Soldiers from other vehicles were climbing through the wreckage, helping those who had survived. Sadly, there were not many. Maria began to understand that she had survived because she had been standing. The collision had thrown her against some of the patients who had been seated, which had lessened the impact. Had that not have happened, she may well have been impaled upon the spear-like branches of the mangled hedgerow.
The soldier who had helped her assisted her to climb out of the rear door. Due to the vehicle lying on its side, the door was like a ramp to the ground. Since the window in it was broken, another soldier helped her to climb down to the frozen earth.
As the adrenalin began to subside, Maria began to shiver. The bitterly cold air began to chill her, and shallow, rapid breaths hung in the air before her face.
The soldier hurried her to the nearest lorry and helped her to step up into the cab. He found her a blanket and wrapped it around her shoulders.
“You all right?” he asked.
She nodded gratefully and smiled.
While she sat, trying to calm herself, she surveyed the scene around her. It began to dawn on her that it had not been a bomb which had caused the explosion, as she had first thought. There was a swathe of wreckage, only part of which was the two lorries. To her right were the burning remains of a big, black aeroplane. Part of one of the sheared-off wings was standing up amongst splintered tree trunks. In the flickering light of the flames, she could just make out a blue circle with a red centre, near the tip. For a minute, she wondered whether the crew were inside still, or whether they had somehow managed to escape the inferno.
Her thoughts were cut abruptly short as the cab door opened and the driver climbed into his seat. Without a word, he slammed the door closed, crunched the gearbox, and began to turn the lorry around.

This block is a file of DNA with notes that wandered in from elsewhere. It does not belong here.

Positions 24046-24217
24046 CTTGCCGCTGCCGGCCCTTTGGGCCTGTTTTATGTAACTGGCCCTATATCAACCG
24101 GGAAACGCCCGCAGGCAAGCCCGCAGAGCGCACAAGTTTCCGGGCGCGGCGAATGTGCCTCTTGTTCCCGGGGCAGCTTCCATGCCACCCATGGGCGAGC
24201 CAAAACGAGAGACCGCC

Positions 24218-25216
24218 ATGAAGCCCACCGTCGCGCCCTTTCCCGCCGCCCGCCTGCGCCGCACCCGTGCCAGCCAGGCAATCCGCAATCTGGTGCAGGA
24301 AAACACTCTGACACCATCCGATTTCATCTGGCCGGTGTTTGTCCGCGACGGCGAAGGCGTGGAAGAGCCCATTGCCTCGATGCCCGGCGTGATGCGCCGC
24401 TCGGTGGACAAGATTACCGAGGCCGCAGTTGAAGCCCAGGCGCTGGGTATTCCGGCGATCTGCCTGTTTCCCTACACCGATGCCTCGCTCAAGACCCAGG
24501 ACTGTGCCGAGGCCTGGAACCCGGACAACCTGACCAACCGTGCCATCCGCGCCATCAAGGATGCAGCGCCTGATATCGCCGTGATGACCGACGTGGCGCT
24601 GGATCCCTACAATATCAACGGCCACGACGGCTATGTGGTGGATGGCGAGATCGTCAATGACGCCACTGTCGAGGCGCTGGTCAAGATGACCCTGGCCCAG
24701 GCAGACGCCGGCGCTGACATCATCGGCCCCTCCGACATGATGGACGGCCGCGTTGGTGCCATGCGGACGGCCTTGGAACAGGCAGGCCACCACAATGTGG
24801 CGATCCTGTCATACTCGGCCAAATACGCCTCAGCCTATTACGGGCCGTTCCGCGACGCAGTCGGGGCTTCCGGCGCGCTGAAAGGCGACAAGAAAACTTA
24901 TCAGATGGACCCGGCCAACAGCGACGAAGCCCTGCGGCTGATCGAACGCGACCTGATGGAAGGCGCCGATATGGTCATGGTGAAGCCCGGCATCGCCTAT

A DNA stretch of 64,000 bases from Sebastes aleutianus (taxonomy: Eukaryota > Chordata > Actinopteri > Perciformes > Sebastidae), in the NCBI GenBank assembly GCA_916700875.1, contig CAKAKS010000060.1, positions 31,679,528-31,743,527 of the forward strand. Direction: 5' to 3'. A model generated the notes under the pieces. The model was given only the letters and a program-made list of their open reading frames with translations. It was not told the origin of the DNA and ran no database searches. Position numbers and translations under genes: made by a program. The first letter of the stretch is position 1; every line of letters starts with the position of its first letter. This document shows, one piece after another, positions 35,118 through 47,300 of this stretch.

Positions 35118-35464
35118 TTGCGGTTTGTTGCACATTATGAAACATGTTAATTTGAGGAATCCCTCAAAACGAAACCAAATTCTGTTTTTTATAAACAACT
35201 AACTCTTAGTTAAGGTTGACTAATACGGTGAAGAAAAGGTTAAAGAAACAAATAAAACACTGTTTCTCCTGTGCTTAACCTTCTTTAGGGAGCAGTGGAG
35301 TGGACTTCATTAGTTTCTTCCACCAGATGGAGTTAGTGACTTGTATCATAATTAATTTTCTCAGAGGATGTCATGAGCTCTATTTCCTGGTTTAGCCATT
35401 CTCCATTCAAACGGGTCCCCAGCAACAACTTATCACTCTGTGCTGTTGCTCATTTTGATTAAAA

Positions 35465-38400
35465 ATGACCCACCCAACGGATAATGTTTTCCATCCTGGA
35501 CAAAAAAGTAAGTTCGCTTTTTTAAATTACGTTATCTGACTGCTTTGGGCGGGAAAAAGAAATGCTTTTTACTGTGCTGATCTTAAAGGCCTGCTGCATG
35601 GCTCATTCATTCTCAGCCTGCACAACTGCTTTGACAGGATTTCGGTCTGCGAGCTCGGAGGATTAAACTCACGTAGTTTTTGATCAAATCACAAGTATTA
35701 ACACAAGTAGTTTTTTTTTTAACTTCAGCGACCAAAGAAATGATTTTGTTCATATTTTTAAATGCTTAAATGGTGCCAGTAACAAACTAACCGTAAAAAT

“What are you doing?” Maria asked him. “Where are we going?”
Not taking his eyes from the dark road ahead, he answered her question.
“Well we can't go on, can we? We have to find a way around this mess.”
Maria thought it prudent not to ask anything else, at least, not just then.
Katarina tried not to look back. Already, the horizon was glowing bright orange.
“So,” she said, her voice barely audible above the noise of the engine and the roar of the bombers flying overhead. “This is the Allies not bombing Dresden then.”
The driver didn't answer but kept his gaze upon the lorry several metres ahead.
Such was the violence behind that neither noticed the Lancaster bomber crash across the road behind them. The flash of the explosion was lost against the savage backdrop of the burning city, many kilometres away.
She closed her eyes, so tired that even the noise and movement of the lorry would not keep her from dozing.
The next time she opened her eyes, it was still dark. The lorry had stopped in a large open area surrounded by buildings. Other vehicles from the convoy were arriving and parking alongside each other.
“Where are we?”
“Leipzig,” the driver replied as he pulled back on the parking brake lever and stopped the engine.
“Leipzig?” she repeated. “Why? That is not on the way to Berlin.”
The driver shrugged.
“Don't ask me. The convoy is catching up, I suppose. Maybe this is where we divide.” He looked at her askance. “You did know that we are not all going to Berlin?”
“Yes, I knew,” she agreed as she watched the others arriving.
After a few minutes, she asked,
“Where are the others? The ambulances?”
The driver frowned and scanned the courtyard.